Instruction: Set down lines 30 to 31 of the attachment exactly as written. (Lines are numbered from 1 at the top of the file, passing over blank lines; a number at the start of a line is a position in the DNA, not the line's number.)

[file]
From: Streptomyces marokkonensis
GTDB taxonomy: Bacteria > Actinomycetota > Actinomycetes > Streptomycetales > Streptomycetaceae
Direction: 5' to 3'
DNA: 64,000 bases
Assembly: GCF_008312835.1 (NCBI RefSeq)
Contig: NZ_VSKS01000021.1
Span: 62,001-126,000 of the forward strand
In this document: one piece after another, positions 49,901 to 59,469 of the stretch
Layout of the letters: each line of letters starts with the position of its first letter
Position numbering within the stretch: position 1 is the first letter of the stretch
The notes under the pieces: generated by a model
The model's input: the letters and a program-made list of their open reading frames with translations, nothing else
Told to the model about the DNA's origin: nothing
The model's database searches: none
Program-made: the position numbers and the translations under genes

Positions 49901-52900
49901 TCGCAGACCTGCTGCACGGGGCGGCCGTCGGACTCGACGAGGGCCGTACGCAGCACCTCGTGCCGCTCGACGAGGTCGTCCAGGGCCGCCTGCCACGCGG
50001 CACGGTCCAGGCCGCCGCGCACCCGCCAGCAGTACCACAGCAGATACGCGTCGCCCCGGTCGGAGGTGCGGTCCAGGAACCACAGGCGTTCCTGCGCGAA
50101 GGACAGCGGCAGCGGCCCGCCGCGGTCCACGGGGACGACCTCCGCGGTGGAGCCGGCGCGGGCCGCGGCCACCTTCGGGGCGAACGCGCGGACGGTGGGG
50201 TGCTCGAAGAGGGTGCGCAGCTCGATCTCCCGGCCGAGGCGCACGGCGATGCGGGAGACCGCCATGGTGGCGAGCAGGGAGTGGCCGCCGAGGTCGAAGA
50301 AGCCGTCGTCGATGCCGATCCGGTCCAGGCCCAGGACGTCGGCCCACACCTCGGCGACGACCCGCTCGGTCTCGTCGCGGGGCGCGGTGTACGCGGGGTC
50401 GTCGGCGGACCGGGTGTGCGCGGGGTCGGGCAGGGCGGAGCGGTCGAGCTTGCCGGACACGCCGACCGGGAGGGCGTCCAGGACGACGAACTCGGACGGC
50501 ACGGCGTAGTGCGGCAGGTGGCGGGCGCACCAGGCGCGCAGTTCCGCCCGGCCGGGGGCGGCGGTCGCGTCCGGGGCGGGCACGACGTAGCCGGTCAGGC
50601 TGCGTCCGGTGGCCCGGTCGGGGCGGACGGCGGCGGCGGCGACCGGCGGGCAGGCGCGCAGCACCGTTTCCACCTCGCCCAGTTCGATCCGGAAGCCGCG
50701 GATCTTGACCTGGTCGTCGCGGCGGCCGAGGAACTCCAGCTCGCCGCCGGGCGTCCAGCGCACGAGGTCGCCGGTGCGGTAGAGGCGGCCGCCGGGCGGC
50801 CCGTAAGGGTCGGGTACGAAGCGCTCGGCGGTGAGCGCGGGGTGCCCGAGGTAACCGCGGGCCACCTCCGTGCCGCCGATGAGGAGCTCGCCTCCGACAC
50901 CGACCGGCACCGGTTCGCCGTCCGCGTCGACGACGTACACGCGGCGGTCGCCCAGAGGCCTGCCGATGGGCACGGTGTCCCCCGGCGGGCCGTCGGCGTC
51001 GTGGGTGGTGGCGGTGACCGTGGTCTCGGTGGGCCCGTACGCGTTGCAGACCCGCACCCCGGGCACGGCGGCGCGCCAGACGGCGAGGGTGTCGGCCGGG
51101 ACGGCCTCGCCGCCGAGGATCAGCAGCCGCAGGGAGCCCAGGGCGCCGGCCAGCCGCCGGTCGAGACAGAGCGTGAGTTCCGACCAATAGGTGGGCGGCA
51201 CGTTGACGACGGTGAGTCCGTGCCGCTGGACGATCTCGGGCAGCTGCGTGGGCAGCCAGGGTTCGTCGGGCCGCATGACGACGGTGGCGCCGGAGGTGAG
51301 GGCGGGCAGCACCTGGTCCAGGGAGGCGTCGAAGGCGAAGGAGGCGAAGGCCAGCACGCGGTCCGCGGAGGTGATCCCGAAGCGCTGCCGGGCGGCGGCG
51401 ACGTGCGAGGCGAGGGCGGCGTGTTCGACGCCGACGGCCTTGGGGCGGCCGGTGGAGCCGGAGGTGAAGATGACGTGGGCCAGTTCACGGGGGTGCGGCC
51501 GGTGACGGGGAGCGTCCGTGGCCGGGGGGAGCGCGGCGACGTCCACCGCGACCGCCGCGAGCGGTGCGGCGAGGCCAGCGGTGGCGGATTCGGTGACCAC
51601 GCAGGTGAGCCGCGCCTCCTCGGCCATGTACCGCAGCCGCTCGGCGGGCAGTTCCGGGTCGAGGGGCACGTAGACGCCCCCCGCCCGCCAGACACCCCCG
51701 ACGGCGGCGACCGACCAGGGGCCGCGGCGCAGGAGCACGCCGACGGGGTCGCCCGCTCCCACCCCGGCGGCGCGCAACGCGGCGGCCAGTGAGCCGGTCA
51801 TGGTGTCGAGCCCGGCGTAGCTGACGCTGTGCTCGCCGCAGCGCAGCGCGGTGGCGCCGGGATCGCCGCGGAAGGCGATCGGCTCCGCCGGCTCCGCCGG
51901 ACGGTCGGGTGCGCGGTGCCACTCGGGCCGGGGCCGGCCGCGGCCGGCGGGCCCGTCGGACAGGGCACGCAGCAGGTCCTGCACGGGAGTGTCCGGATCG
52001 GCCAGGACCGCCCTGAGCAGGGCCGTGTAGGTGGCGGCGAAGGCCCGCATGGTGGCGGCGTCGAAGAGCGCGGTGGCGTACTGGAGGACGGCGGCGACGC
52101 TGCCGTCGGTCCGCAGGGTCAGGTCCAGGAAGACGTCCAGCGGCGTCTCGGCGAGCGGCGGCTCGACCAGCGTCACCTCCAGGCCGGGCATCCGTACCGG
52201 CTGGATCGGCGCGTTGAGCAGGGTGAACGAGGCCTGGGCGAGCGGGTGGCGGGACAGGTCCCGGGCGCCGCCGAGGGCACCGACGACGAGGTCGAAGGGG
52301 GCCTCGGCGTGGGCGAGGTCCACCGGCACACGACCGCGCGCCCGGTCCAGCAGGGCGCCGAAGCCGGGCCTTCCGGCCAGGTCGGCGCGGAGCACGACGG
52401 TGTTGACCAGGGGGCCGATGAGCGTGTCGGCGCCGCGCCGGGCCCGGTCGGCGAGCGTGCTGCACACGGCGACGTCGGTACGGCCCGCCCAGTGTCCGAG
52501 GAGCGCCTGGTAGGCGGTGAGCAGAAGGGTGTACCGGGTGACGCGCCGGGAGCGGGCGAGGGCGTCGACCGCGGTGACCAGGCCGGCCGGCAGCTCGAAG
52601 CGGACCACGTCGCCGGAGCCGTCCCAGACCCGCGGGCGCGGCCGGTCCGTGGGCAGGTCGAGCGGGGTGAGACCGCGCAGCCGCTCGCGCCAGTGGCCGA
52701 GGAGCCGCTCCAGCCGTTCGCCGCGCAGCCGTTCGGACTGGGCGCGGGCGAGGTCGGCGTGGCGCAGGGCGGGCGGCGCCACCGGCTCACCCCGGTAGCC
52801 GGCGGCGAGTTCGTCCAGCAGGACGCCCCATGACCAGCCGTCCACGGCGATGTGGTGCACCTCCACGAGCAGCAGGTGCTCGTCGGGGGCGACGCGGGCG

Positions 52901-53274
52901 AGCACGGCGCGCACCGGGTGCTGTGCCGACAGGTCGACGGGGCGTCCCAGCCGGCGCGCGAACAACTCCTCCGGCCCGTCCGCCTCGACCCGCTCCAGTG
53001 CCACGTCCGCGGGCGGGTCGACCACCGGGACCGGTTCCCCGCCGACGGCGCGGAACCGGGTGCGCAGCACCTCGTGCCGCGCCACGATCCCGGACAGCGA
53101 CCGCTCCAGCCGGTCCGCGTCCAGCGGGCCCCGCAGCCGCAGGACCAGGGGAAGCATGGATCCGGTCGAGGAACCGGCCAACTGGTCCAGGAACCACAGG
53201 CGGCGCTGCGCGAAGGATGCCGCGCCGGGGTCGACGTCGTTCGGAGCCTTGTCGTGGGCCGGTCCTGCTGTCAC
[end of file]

51201 CGTTGACGACGGTGAGTCCGTGCCGCTGGACGATCTCGGGCAGCTGCGTGGGCAGCCAGGGTTCGTCGGGCCGCATGACGACGGTGGCGCCGGAGGTGAG
51301 GGCGGGCAGCACCTGGTCCAGGGAGGCGTCGAAGGCGAAGGAGGCGAAGGCCAGCACGCGGTCCGCGGAGGTGATCCCGAAGCGCTGCCGGGCGGCGGCG